That afternoon at the college
When Marcel Marceau without using props
Put on hundreds of masks one after another
The last a wordless exploration
Of metaphorical death
I never thought we might one day
Rely on those props he didn't use
To try and stave off actual death.

-Doug in Sugar Pine

Charlotte (MotherOwl) said...

Short and to the point.

Yorkshire Pudding said...

MASKS

Like The Lone Ranger
I represent the danger
Of failing to discover
The essence of the other
Peeping out through eyeholes
Little more than spyholes
On a world
In which
I never quite
Belonged.
You only had to ask -
I’m the man behind the mask.

Andrew said...

That was a severe ending, but why not. It is true. The third cartoon really got me. Indeed the ship has sailed already.

37paddington said...

I had to experiment with different masks to find the one that felt bearable. Yes, we are still wearing them in NYC except if we eat or drink in public, which is happening more and more, with restaurants turning their entire dining rooms onto the sidewalks and even into the street. Such strange times.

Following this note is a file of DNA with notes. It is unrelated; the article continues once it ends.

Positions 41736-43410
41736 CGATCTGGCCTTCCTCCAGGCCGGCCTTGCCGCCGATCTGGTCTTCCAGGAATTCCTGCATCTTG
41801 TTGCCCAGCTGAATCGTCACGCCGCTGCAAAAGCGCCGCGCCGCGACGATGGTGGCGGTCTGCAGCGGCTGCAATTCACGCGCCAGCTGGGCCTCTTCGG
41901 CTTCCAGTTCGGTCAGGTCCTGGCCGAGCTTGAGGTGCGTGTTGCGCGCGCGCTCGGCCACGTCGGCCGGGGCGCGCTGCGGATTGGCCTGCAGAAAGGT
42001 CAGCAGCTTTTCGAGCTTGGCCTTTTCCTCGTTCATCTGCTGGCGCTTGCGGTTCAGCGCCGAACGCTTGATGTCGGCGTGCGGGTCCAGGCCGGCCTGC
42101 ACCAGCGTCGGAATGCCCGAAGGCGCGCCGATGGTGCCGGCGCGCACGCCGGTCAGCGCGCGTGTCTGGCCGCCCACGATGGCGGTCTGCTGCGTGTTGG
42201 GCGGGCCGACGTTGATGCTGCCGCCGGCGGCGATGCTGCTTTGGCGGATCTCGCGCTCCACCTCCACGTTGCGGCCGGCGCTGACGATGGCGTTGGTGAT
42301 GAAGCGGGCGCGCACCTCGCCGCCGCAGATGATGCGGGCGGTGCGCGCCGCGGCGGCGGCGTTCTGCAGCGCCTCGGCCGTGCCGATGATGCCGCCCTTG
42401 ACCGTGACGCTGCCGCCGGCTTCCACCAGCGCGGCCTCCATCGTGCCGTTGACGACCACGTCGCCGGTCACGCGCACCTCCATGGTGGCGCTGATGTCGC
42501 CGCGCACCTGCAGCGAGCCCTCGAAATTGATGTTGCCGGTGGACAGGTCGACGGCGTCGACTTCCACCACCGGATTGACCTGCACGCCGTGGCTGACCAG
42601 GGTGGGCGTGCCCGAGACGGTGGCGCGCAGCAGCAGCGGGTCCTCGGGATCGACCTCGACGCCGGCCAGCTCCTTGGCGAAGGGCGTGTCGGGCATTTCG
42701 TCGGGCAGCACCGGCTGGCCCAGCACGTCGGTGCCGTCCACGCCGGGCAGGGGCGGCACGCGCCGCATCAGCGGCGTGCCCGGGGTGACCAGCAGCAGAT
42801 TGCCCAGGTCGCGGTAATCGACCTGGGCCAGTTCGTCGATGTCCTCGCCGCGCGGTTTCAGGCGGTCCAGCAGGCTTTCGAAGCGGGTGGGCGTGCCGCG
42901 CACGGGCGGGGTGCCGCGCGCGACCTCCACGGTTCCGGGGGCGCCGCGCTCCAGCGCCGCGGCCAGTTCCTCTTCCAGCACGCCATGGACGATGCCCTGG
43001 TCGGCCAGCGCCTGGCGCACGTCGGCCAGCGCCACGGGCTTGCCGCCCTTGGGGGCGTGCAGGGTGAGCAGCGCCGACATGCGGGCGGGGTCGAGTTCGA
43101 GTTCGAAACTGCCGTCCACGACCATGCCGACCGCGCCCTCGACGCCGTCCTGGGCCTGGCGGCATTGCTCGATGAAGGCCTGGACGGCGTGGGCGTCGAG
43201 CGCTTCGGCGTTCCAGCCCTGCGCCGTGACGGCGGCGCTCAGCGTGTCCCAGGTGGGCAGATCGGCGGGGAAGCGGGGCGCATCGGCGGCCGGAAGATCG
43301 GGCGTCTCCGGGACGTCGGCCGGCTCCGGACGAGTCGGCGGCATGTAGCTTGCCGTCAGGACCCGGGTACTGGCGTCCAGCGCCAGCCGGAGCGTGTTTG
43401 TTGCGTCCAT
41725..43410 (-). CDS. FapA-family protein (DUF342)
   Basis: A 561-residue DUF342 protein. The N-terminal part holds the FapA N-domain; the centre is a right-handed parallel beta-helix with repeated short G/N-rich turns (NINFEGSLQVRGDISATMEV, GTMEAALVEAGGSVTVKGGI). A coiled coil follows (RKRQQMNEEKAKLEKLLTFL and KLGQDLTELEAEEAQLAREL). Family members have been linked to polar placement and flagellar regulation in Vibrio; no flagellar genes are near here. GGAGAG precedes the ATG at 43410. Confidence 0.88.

Red said...

I can not get used to masks but wear them. They fog up my glasses and when I take them off the hearing aids go flying. Masks are not mandatory here. They are mandatory in Edmonton and Calgary.

Steve Reed said...

Masks do take some getting used to. Our house is on a hill, and when I'm walking home from the grocery store I always have to take my mask off, because climbing the hill carrying groceries is IMPOSSIBLE with a mask! (By then I'm outside anyway so no big deal.)

Starting Over, Accepting Changes - Maybe said...

No one wants to wear a mask, but, unfortuantely,it is necessary if we want to stop the spread.